From the dawn of history, from Biblical narratives, the Trojan Horse, ancient Sumer, and the Hittites in 1274 BC deceiving  the Pharaoh and the Egyptians, to the present day, military leaders have benefited from this  device of deception. Characteristics are  disinformation, psychological operations, unpredictable conduct, concealment, the use of decoys, false information to lead the enemy to false conclusions and make them change their plan. These factors must have an effect on the mind, and on what the observer is meant to believe.

Every military commander is familiar with The Art of War by Sun Tzu, and its  dominant theme, “All war is based on deception. Hence, when able to attack, we must seem unable…when we  are near we must   make the enemy  believe that we are far away. We must hold out baits to entice the enemy.”

Deception was key to Allied victory in World War II. The main key was to persuade Hitler that the Allied attack in 1944 would not be in Normandy. and to make the Germans deploy men and material to areas that the Allies were not going to attack.  Another aspect of deception was  to make the Germans expect   an invasion of Norway by using false marks  of  tanks and vehicles. Another was the creation  of a fictious army group, in  southeast England, opposite the Pas de Calais,  under the command of General George S. Patton.  The fake army was more probable with fake  radio traffic between fictitious units.  This German intelligence was fed false reports.  In Africa, German planes wanting to bomb Alexandria , were deceived by the creation of a illusion of a false city by the skilled magician  Jasper Maskelyne.

The issue of military deception has become very public with the appearance in May 2022 of a new fil , Operation Mincemeat, the true  story of a remarkable scheme, planting misleading papers on a corpse that would  be found by the enemy Nazi Germany.

The planting of deliberately false document had been used on previous occasions.  In World War I the device, known as the Haversack   Ruse, was used in October 1917 during the Sinai and Palestine campaign.   A haversack with false British battle plans was “accidentally” dropped by British horseman, and fell into the  hands of the Ottoman enemy.  The ruse led to British victories in the  battle  of Beersheba and Gaza. On another occasion, in August 1942,  a corpse was placed, containing a map of British minefields, to be found by the Germans who used it to their disadvantage.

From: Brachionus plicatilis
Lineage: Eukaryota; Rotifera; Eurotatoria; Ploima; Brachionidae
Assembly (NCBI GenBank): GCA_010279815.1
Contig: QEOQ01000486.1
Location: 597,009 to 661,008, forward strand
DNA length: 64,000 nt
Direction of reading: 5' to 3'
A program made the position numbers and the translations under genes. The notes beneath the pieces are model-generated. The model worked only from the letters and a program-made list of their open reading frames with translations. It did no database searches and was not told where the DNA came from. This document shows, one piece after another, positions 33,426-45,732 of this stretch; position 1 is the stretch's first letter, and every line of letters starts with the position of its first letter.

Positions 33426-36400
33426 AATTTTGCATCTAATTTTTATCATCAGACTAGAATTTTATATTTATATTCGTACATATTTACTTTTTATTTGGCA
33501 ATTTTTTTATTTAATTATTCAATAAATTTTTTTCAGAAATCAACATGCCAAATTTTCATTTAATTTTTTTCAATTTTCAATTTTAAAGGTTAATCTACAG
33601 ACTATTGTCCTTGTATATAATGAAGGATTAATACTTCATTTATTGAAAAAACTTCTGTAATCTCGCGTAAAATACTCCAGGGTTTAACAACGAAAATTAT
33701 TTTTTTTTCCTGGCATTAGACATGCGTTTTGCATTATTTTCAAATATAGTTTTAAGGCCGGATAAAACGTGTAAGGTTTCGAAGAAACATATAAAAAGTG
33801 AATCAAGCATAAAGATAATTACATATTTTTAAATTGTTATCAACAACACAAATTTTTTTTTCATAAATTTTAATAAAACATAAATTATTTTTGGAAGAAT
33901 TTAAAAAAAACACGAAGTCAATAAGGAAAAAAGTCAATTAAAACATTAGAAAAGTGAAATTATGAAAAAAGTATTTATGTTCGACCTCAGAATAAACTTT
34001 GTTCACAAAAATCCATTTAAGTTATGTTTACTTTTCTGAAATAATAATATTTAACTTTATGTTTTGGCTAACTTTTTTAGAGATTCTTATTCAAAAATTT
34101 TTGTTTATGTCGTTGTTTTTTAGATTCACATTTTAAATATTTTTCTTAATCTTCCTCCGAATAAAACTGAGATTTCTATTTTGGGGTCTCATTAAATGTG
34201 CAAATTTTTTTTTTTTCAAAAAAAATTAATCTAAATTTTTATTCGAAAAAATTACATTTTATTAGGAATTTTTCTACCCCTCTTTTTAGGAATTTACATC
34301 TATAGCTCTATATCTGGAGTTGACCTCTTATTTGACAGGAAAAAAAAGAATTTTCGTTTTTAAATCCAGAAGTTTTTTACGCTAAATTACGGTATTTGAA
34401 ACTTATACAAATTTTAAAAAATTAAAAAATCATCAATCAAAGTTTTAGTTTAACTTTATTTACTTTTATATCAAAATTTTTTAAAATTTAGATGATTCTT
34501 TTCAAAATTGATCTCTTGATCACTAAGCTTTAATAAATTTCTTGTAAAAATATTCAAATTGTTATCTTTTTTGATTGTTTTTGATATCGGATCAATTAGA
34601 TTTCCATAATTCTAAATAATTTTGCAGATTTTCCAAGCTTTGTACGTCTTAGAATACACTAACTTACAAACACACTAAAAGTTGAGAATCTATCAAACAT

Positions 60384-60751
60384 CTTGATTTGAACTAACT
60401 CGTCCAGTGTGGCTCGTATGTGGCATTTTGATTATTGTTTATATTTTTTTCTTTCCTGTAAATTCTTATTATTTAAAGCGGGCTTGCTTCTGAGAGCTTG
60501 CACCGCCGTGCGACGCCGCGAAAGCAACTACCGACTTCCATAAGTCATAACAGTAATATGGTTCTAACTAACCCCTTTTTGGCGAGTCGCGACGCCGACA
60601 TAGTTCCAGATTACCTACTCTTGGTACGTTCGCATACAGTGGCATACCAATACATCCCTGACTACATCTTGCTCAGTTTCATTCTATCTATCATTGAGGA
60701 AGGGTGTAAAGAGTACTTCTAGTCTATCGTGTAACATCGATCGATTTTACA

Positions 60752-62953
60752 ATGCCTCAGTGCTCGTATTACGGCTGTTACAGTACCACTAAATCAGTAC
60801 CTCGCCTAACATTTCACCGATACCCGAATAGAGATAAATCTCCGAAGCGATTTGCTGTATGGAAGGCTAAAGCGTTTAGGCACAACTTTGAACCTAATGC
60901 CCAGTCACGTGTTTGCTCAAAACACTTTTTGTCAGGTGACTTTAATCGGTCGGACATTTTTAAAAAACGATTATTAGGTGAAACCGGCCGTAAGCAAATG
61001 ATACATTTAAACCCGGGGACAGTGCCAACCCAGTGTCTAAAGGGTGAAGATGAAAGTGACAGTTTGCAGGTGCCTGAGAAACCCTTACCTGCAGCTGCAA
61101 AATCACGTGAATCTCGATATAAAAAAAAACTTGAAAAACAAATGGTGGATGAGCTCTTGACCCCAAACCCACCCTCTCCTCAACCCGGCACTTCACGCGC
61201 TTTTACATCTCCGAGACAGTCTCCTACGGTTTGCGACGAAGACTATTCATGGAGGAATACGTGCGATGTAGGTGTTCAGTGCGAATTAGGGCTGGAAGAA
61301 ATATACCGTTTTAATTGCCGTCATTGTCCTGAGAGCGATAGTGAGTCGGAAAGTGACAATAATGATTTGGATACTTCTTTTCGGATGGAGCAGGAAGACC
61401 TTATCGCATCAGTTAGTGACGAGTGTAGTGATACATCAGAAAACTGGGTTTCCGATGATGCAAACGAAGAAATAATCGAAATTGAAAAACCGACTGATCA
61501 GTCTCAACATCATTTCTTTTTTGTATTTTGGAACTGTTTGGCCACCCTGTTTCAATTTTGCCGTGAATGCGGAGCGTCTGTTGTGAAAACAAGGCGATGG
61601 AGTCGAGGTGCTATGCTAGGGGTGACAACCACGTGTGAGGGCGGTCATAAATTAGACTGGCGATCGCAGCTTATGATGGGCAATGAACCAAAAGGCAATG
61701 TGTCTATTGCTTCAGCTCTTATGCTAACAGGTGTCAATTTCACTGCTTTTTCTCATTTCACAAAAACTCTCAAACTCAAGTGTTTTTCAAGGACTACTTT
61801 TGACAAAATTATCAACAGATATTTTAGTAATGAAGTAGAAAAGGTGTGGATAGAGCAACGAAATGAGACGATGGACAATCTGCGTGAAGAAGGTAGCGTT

A most ingenious deception is presented in a new film, Operation Mincemeat, which  presents the true story of a remarkable event.  The plan was part of the Allied plot to deceive the Germans about the time and location of the invasion of mainland Europe in 1944.

Operation mincemeat was the extraordinary plan, seemingly impossible but true, that British intelligence devised, a plan  of using a corpse planed with false military information  to convince Hitler that the Allies would be invading Greece, not Sicily. A dead body was  planted  off the coast of Spain carrying  secret documents that the targets for invasion would be Greece and Sardinia., with Sicily as a pretense.  After a log search an appropriate body was found  in a morgue of a homeless, alcoholic tramp who  had  died from ingesting rat poison. The tramp  was converted into  British Marine Major, William Martin,  dressed accordingly to his rank with information on him    that contained a photo of  his non-existent fiancé, receipt for an engagement ring and theater ticket stub.

The body of Major Martin was launched from submarine HMS Seraph about a mile off the Spanish coast to be found by fisherman; the documents were then read by the Spanish police and then showed to the German intelligence.

Operation Mincemeat was a dish well swallowed. Hitler was recoded as believing “that the discovered Anglo-Saxon order confirms the assumption that the planned attacks will be directed against Sardinia and the Peloponnese.”  the Germans doubled the number of their troops on Sardinia, and then sent more to Greece .

The Allied invasion of Sicily landed on July 9, 1943, and was totally successful within a month.

Two tantalizing aspects of Operation Mincemeat. One is that a junior officer and a major player in the deception, probably the originator of the device of the dead body presented in a memo called the Trout Memo, was Ian Fleming, creator of James Bond. The other, rather touching, is that Major Martin is buried in Huelva, Spain, and that the Jewish American Society placed a memorial in the East London borough of Hackney to Major Martin.